There are three things for certain in this world: Death, Taxes and Damian Lillard winning NBA Rookie of the Year in 2013.
While his success with the Portland Trail Blazers certainly ranks as one of the more pleasant surprises amongst rookies this season, there are those first-year players who have failed to make a great impression with their respective teams right off the bat.
Granted, it’s still very early, and the potential is there for serious improvement and growth in the near future, but for now, these five gentleman have to be considered the most disappointing of the lot.
5) F THOMAS ROBINSON (Houston Rockets) *Drafted #5 overall by the Sacramento Kings
2012-13 statistics: 4.8 points, 42% from the field, 4.6 rebounds, 0.7 assists, 0.5 steals, 0.4 blocks
I had such high hopes for Thomas Robinson once he was drafted by the Kings. Sacramento was a team in disarray, so one would only assume that Robinson could step in right away and get a heavy dose of minutes.
Well, that never panned out. He was never able to edge out a regular spot in the rotation, averaging just 15 minutes per game. He was recently dealt in a six-player trade to the Houston Rockets, so hopefully he can secure some more stable playing time in a new environment.
I reserve the right to one day remove Thomas from the list, as I believe a change of scenery will do wonders for his game.
Until then, just by looking at his body of work up until now, Robinson has clearly been a major disappointment. He’s a high character guy with a good head on his shoulders, so here’s to him turning it around with the Rockets and making a name for himself in a new city.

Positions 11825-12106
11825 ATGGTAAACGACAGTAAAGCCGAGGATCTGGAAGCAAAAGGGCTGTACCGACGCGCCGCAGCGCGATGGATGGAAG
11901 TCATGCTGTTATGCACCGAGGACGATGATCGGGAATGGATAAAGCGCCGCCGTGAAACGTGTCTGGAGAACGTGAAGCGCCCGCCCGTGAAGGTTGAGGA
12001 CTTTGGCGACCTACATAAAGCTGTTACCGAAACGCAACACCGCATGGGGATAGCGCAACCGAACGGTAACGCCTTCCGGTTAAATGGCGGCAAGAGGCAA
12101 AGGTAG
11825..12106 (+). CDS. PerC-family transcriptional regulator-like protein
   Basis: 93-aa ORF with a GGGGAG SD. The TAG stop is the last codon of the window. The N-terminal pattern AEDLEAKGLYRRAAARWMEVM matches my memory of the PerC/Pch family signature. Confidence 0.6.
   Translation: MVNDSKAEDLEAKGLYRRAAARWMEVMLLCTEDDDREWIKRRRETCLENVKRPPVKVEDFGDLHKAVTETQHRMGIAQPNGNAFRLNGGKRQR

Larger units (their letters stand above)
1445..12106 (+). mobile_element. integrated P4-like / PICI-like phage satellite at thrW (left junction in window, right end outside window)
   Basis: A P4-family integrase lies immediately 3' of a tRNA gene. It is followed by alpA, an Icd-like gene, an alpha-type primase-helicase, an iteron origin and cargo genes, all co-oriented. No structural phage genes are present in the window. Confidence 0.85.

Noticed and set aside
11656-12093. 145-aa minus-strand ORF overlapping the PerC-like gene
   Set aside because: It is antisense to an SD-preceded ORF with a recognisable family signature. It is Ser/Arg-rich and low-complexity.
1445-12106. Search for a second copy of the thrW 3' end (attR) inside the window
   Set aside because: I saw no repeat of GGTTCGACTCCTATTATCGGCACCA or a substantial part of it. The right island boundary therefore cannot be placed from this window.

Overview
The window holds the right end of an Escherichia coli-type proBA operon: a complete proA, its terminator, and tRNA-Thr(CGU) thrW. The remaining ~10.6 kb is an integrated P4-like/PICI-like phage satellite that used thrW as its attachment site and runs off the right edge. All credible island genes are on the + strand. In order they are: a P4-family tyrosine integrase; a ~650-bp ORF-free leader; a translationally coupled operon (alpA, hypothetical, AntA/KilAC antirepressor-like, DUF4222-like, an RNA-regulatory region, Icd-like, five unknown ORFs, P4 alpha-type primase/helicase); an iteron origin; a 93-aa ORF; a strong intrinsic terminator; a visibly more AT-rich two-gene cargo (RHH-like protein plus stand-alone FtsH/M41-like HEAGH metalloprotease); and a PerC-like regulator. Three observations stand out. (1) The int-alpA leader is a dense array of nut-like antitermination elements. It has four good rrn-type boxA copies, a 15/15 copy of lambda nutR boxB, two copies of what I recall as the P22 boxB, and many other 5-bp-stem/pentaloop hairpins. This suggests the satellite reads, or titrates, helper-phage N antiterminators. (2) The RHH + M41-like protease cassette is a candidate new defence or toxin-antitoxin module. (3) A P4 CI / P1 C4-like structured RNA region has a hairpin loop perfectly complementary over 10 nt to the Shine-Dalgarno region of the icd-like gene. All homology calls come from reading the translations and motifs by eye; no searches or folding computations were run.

4) F PERRY JONES III (Oklahoma City Thunder) *Drafted #28 overall
2012-13 statistics: 29 games played, 1.9 points, 37% from the field, 1.4 rebounds, 0.3 assists, 0.1 steals, o.2 blocks
It’s hard to call someone drafted as low as Jones a disappointment, but I firmly believed (and still do) that the Thunder got an absolute steal when they took Perry with the 28th pick, despite the potential knee problems he may have had.
Heck, at one point in time, Jones was projected as a top-3 pick in the 2011 NBA Draft. That’s saying something.
Trying to carve out a role with a championship-caliber team is always difficult. He was never going to surpass guys like Serge Ibaka and Nick Collison in the rotation, but I thought he’d at least have some sort of positive role by this point. He’s too talented not to be used in some capacity.
Jones has had a few stints with the Tulsa 66ers of the D-League this season, so at least he’s had a chance to play some basketball, rather than rotting at the end of the bench all year. It’s going to take a while for him to adjust to the pro game, but in time, you will see more of Perry Jones III in the NBA. I hope.
3) G KENDALL MARSHALL (Phoenix Suns) *Drafted #13 overall
2012-13 statistics: 25 games played, 2.1 points, 39% from the field, 0.4 rebounds, 1.8 assists, 0.2 steals, 0.0 blocks
With Steve Nash ending his tenure with the franchise to try to go win an NBA Championship with the Los Angeles Lakers, the starting point guard slot in Phoenix was fair game.
Phoenix selected guard Kendall Marshall out of the University of North Carolina, hoping that they could strike gold at the position, as several rookie point guards over the years had gone on to become big time players around the league.
I’m not saying Marshall can’t one day reach that level, but for now, he hasn’t shown the fans in Phoenix much of his game to warrant any high praise. He’s spent most of the season as the third-string point guard, getting little to no playing time. It was only after the Suns traded backup guard Sebastian Telfair to the Toronto Raptors that Kendall finally started to see the court on a more consistent basis, if you can even call it that.
With little depth at the position on the roster, Phoenix doesn’t have much of a choice now but to put him out there, develop his skills and hope for the best.